I drew this picture with much respect and pity for the deadly wounded person it shows. There is despair of what people can do to each other. At the same time I am in awe of the ability to forgive. A joyful wonder to belong to the human community, that is able to acknowledge such as true greatness.

    [drawing]

      HUMAN PORTRAIT

      I draw with chalk
      this one drew with blood
      a memory
      a face
      sharing
      traits of destruction
      blood stains on the forehead
      caused by thorns
      bloody eyelid
      caused by hits
      broken nose
      bloody cheek
      caused by weakness
      downfall
      no graceful smile as Mona Lisa's
      no fierce force as a warrior
      no mighty king
      humanity's face
      peaceful dignity
      after being destructed
      by fate
      fellow humans
      he had forgiven

    Hilly Mueller
    mmhiue@t-online.de

    Monterey, CA

      EMPTY AND WAITING

      I ache today.
      Something pull and tugs
      At my energy.
      I'm not ready to succeed
      At anything of great Importance.
      I sit silent at the table
      Stripping thyme from thin dried stems
      Tedious work, soothing and slow
      Like breathing

      I want the mindless thing today.
      Do not ask me to create.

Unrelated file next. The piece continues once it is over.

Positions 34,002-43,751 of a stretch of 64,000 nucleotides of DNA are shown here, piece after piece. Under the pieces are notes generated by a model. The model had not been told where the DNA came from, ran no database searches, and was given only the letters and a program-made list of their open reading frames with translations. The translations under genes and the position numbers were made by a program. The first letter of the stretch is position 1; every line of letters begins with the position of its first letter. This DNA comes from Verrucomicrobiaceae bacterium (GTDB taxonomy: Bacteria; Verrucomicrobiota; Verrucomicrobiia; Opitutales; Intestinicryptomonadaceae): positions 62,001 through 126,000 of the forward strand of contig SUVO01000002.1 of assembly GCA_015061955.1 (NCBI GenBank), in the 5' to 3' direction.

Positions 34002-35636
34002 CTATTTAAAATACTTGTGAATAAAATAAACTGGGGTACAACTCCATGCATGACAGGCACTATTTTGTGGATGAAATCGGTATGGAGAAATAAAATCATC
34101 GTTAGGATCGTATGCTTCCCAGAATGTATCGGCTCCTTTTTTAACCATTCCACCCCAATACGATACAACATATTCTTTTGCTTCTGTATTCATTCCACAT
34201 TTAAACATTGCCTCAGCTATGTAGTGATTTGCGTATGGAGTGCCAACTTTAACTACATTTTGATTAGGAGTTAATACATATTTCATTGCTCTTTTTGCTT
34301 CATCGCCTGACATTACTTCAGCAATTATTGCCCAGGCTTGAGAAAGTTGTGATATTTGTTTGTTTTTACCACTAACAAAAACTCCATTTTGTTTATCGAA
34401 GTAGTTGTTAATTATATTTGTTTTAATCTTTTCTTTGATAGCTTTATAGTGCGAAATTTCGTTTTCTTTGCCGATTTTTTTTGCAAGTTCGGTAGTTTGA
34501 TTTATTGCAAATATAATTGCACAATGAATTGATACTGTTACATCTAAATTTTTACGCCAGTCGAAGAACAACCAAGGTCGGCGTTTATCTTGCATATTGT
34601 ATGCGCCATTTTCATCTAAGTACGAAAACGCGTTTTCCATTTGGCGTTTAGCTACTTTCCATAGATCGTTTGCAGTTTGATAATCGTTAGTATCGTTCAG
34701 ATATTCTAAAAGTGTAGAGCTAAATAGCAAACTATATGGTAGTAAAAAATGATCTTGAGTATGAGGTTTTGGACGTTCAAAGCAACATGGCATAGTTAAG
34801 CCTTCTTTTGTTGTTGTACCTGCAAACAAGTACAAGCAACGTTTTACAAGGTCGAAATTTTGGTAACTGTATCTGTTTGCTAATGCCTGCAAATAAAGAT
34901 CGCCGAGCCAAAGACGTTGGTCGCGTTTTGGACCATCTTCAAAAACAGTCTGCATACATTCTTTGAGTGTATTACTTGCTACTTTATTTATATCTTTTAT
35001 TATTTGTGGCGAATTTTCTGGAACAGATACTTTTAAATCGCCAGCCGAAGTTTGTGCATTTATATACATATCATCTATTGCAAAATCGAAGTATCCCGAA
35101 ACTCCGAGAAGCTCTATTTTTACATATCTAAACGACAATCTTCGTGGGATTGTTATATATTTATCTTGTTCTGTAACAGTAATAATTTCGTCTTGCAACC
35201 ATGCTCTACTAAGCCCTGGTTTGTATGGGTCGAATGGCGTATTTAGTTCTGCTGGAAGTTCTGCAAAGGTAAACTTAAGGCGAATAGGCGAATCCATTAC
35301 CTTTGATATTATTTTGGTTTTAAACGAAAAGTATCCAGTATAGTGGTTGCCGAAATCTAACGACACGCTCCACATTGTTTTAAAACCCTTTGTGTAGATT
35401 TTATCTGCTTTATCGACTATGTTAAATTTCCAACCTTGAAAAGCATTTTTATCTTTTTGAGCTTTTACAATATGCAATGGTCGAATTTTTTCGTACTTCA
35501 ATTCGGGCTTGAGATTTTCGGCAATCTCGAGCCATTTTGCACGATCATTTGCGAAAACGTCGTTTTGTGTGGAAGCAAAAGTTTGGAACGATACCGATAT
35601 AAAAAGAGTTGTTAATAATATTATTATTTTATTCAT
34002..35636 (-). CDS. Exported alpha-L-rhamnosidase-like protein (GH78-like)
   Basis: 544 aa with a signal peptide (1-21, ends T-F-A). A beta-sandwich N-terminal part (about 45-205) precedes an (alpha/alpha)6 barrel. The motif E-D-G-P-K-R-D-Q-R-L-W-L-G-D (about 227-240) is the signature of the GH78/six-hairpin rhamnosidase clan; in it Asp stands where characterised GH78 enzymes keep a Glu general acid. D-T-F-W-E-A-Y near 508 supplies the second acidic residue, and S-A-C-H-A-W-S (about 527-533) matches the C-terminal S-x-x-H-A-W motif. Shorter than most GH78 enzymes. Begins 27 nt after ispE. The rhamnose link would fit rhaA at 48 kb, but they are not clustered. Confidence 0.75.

The well seems dry.
      I'll wait for rain
      To fill me again.
      There sits my violin
      Encased within velvet and silk
      Like a princess on a fine small bed.
      It cannot sing without my help,
      My hands
      And I am empty now
      Not able and not willing

      Yet I feel that something good
      Is coming soon.
      My cup will be filled.
      I gather something from
      The tree next door
      From the wind a song
      From the red tailed hawk
      A rush of wings and a cry.

      I eat a hearty salad
      On a redwood bench
      In the back yard
      And let the magic come to me.

    Shirley Tofle
    patshirl@mbay.net

    Carmel Valley, CA

      PACIFIC VIGIL

      they come
          with measured pace
      near the end of day
          tranquil pagans
      some in pairs
          others alone
      all facing west

      rows
          of galloping
      wild white mares
          stampede
      recede
          before them...

      they kneel
          in the sand
      celebrants
          of the descending
      gold coin
          divine doubloon
      swallowed
          on some winter evening
      into the blue
          kiss
      of the sea

    Laura Bayless
    ctblaura@redshift.com

    Thank you for your creative offerings!

    I invite readers to share their own creative works (poems, stories, images, comment, etc.) in Letter Box On Line (LBOL). I look for work and comments I feel support understanding and encouragement of the creative process, and hence, the process of life.

    The Editor